Some have said this is the best win for Carolina this century and that may be true. The last time the Heels started the season at 2-0 was 2000 under Carl Torbush when Carolina beat Tulsa and Wake.

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Heels 44, Scarlet Knights 12
North Carolina picks off Rutgers for key road victory

North Carolina intercepted four Rutgers passes, returning one for a touchdown, while UNC's T.J. Yates threw three TDs to lead the Tar Heels to a 44-12 victory in New Jersey.

It was the first time Carolina has won a road game outside the state of North Carolina since a victory at Arizona State in 2002, a span of 20 away games. The victory also moves the Heels to 2-0 to start the season, the first time they've done that since the year 2000.

The Tar Heels got behind early 3-0 on a long first drive by the Scarlet Knights. But Carolina came back early in the second quarter following a interception by Charles Brown to tie it on a 43-yard field goal by freshman Jay Wooten.

Following a punt, the Tar Heels went on a 51-yard, five-play drive that ended with a third-down, nine-yard touchdown pass from Yates to Hakeem Nicks to make it 10-3.

With five minutes left in the first half, Rutgers added a second field goal to pull to within four at 10-6.

But just seconds later, Yates hooked up with a wide-open Brandon Tate on a 69-yard pass play to give the Heels a 17-6 halftime lead.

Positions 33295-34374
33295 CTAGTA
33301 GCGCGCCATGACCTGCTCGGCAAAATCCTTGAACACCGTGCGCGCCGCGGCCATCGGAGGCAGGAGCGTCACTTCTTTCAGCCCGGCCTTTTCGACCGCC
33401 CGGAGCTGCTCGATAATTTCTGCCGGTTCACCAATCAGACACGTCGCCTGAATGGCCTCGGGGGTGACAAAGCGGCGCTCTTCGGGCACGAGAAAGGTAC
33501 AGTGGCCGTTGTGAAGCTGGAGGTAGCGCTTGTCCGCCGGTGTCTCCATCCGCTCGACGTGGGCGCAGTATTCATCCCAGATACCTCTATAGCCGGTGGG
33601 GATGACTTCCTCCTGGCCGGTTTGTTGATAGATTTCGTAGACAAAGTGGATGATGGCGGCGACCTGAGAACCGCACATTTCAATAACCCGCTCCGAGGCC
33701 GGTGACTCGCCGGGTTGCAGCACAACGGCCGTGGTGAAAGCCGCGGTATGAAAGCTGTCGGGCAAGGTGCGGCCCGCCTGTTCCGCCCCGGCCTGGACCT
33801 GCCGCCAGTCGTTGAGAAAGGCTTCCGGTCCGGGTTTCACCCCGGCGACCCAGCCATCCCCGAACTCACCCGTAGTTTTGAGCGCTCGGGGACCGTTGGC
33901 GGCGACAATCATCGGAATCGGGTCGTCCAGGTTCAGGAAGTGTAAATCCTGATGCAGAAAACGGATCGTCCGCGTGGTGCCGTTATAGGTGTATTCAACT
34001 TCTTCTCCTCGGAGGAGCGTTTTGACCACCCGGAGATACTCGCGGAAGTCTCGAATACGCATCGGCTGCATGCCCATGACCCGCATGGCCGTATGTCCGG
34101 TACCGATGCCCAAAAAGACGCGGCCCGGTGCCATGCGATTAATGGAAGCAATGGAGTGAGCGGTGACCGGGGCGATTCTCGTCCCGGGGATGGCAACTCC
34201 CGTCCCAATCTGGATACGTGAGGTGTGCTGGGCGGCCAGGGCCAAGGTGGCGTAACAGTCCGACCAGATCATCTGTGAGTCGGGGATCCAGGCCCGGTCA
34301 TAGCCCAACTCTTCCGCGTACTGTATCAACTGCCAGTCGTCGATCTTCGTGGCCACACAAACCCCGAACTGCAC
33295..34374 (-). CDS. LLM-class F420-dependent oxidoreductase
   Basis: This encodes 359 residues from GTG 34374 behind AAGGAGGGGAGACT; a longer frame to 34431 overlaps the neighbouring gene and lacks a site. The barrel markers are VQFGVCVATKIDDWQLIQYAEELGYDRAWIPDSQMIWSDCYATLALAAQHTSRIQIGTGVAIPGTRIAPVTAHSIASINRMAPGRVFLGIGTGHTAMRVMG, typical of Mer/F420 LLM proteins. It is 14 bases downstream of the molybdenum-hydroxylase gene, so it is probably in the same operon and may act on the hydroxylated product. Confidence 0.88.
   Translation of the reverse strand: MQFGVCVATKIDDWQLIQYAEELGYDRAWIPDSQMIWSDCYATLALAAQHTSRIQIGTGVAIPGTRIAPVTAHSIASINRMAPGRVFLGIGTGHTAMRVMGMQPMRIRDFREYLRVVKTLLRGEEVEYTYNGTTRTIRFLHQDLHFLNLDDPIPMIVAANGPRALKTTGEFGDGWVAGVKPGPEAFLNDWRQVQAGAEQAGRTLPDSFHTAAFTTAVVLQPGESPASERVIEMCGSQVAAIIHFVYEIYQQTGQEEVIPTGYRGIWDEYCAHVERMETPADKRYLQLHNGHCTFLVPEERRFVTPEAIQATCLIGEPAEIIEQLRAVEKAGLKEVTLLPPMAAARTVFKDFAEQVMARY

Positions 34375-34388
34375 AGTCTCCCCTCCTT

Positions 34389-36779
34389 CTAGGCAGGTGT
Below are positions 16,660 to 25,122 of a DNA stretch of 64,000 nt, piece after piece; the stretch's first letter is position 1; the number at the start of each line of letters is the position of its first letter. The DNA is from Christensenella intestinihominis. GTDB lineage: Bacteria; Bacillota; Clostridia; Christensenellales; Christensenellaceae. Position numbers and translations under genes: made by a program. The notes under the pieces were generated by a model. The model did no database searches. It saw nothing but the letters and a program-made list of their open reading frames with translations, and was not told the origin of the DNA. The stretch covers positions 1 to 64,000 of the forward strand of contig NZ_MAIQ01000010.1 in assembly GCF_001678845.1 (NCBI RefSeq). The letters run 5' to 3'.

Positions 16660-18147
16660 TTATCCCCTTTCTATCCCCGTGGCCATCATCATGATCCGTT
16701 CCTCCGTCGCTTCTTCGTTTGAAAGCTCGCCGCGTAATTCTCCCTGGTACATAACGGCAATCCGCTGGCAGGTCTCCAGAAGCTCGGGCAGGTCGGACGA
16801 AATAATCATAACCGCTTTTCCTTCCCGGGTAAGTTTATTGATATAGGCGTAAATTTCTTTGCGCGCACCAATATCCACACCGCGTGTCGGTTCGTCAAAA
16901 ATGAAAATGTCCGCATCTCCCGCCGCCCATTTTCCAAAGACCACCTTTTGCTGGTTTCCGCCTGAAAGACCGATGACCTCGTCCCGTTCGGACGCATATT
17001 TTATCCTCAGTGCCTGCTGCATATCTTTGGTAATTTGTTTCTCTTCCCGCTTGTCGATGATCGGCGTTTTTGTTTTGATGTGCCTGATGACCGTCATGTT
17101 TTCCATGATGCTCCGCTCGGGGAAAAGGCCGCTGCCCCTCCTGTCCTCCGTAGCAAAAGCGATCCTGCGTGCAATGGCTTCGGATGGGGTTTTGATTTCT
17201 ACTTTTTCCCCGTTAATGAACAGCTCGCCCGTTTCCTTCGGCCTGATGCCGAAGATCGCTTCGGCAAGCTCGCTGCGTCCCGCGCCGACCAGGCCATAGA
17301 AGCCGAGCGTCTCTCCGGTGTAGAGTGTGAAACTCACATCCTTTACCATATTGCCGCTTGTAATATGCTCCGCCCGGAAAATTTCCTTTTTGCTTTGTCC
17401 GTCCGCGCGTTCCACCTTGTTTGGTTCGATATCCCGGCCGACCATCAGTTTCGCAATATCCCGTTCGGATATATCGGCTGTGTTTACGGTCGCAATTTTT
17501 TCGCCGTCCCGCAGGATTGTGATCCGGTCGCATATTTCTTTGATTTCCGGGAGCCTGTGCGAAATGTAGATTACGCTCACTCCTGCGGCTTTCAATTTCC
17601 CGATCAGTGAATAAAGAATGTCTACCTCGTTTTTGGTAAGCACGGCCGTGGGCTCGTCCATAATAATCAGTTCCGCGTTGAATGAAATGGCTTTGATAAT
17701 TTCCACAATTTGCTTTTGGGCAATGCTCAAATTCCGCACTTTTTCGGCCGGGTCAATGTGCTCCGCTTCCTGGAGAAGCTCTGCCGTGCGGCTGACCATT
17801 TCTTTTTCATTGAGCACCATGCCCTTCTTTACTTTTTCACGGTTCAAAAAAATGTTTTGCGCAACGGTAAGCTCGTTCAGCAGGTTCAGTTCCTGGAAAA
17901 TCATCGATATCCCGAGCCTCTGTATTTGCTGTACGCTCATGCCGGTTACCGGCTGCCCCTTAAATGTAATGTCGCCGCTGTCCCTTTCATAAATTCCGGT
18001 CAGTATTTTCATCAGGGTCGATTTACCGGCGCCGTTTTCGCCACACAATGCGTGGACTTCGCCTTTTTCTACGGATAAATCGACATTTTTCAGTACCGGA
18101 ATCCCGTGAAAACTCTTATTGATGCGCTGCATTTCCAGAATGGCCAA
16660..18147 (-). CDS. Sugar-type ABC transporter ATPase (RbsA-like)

Carolina broke it open in the first few minutes of the second half. The Heels got good field position following a punt. A drive, highlighted by a 26-yard run around the right side by Greg Little, ended on a 12-yard reverse play by Tate to make it 24-6.

Two minutes later, the Heels were on the board again. UNC's Bruce Carter intercepted a Mike Teel pass and adeptly ran 66 yards for a back-breaking touchdown. The rout was on at 31-6.

By the end of the third quarter, Carolina had extended its lead to 38-6 on an 11-yard TD pass from Yates to Nicks to cap a 62-yard drive.

In the fourth quarter, Rutgers finally scored but missed the two-point conversion and UNC's Wooten tacked on a pair of field goals.

The offensive statistics for each team were close but the four interceptions killed Rutgers' drives, and Carolina appeared to be the more physical team, especially on third-down plays. The UNC offense was eight of 16 on third-down conversions while the UNC defense kept Rutgers from converting a third-down play all game long as the Scarlet Knights were zero of 9 on third down.

On Sept. 20, the Tar Heels open conference play at home against Virginia Tech, which was voted the preseason division favorite.

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As a student sports editor years ago, prior to the season, Clifton Barnes predicted a national championship for the Tar Heels and indeed they won. In fact he wrote his lede paragraph for the national championship game almost a year early. He regrets that he didn't keep a journal after each game. While he didn't predict a championship this season, he did have those same feelings. He kept a journal after each game of the 2007-2008 season and you can reach them here. He recently completed writing about UNC's baseball season and will write an analysis after each UNC football game.